BY JON CRONIN
Commercial real estate on popular thoroughfares has always followed an ebb and flow, and Forest Hills’ Austin Street is no exception.
Last year, the street saw its long-time Barnes & Noble bookstore shuttered due to rent increases, but now a busy Target store has taken its place. The street is bustling and those that can pay, stay.
Of the dozens of stores in and around the shopping magnet, only a handful is completely empty.
There are currently two empty storefronts on Austin Street near Ascan Avenue. One is the former burger and fries joint Twist and Smash’d, which has been closed for a year.
Sam Mizrahi, a Century 21 commercial real estate broker who has that listing, said that the owners were being “particular” as to how they intend to fill the space. He noted that the owners wanted to make sure that the new tenants have “good financials.”
Currently, property owners in the area are being “extra cautious” in choosing retailers for empty storefronts, Mizrahi said. He said that some are competing with internet businesses, while others are leaving retail spaces in favor of selling only on the internet.
A little farther west down the street at 71-53 Austin St., the lot has been empty for several years. Last year, an urgent-care medical office was planned to be built there, but the deal fell through.
The city’s Department of Buildings issued a stop-work order at the property on Oct. 30, 2014, after developers completely demolished the building, including the foundation, without a demolition permit. A DOB spokesman stated that the owner was issued an alteration permit on April 11, 2013, but this did not allow for the demolition of the building. The stop-work order is still active.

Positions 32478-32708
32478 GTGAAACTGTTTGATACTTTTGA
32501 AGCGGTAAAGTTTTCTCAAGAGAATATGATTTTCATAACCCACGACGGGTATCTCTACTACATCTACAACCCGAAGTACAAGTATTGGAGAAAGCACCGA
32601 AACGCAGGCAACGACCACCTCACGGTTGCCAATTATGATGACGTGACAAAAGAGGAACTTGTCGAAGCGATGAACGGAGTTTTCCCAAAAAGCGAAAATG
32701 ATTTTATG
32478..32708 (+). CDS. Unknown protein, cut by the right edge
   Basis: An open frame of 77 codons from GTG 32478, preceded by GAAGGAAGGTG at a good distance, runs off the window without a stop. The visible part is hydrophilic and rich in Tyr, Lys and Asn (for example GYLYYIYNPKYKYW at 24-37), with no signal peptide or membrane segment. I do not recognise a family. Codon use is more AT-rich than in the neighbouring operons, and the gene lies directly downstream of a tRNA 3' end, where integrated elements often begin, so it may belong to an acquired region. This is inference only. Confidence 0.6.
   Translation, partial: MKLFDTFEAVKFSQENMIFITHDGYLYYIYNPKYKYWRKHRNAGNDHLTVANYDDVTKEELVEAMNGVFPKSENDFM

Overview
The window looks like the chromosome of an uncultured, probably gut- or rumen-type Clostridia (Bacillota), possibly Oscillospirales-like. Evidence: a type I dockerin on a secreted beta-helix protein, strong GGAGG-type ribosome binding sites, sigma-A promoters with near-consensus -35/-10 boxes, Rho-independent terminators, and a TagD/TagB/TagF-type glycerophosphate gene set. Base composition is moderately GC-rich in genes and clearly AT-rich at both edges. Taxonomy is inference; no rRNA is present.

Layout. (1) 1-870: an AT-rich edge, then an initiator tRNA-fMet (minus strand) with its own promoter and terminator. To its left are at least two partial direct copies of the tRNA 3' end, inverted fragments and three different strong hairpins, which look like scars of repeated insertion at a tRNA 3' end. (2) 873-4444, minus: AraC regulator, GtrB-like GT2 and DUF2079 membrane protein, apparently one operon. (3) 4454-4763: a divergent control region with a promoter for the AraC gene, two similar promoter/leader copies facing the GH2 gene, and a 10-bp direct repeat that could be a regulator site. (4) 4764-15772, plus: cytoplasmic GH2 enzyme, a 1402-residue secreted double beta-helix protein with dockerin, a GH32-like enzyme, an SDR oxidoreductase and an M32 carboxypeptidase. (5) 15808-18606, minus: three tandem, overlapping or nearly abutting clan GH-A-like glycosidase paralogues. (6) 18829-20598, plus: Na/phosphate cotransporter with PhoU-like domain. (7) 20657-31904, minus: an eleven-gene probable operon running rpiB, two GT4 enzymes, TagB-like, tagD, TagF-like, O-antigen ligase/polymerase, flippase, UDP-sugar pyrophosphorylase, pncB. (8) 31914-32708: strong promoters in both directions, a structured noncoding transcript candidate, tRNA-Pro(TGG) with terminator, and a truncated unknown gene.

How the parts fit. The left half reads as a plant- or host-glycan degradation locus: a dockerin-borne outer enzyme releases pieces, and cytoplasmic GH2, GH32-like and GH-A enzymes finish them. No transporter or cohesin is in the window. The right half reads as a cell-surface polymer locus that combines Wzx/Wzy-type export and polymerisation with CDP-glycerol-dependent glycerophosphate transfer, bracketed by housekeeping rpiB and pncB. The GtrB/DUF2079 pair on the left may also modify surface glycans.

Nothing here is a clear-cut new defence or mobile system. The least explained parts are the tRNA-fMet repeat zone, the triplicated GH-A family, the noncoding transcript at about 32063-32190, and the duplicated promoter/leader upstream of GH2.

In January, the building’s owner, Jerry Lebedewicz, operating under the name Austin Street Property LLC, filed a plan for a new seven-story mixed-use building, but it failed to garner the DOB’s approval at the end of February on the grounds that the application was incomplete.
“The applicant may schedule a new plan exam with the department and return with a fully completed application if they intend to proceed with this project,” a DOB spokesman said.
In February, Forest Hills residents sighed with relief after it was announced that the owner of the property on the eastern side of 70th Road would not be developing it for a 12-story mixed-use building.
Many residents, especially those of Lane Towers next door to the property, did not want to lose the popular restaurants located there. The developer never gave a reason for scrapping what would have been an as-of-right development.
“There’s always an empty store, somebody coming or going. It’s the same on Metropolitan Avenue,” said Frank Gulluscio, district manager of Community Board 6.
Gulluscio believes that the ebb and flow on the commercial strip will not change anything, and the economic tax base that exists will continue to positively affect the area.